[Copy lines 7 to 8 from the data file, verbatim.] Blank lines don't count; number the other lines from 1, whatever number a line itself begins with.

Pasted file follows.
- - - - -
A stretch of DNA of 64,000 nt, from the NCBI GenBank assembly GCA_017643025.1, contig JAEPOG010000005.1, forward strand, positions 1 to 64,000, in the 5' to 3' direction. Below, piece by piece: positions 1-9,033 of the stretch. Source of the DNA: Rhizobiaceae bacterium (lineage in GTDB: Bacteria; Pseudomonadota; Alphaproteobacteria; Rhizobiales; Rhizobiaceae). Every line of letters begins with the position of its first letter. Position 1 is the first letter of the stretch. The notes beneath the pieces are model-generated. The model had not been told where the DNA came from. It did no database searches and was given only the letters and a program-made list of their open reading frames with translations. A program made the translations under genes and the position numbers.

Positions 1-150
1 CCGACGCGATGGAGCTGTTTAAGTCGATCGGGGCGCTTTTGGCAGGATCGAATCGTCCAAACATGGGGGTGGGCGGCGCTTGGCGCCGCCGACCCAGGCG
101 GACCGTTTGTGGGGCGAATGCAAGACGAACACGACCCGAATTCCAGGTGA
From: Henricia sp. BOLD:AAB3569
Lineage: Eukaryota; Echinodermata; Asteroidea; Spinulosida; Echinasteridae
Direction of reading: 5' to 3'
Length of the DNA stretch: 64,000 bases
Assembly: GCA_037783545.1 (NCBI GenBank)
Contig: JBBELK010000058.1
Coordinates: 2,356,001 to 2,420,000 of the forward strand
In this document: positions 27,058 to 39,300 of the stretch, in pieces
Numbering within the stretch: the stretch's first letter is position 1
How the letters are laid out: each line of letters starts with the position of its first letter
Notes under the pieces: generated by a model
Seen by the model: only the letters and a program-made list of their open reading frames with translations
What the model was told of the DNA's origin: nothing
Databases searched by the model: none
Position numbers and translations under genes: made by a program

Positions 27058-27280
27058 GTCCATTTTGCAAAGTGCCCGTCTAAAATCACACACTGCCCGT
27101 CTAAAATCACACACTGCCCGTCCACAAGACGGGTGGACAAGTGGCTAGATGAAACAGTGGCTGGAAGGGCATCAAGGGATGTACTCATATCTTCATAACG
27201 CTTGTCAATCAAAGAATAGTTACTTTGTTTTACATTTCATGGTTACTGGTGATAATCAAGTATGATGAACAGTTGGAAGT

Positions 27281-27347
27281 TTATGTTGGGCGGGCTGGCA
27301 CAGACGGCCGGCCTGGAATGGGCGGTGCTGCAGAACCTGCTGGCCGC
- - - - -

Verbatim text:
Direction of reading: 5' to 3'
Length of the DNA stretch: 64,000 bases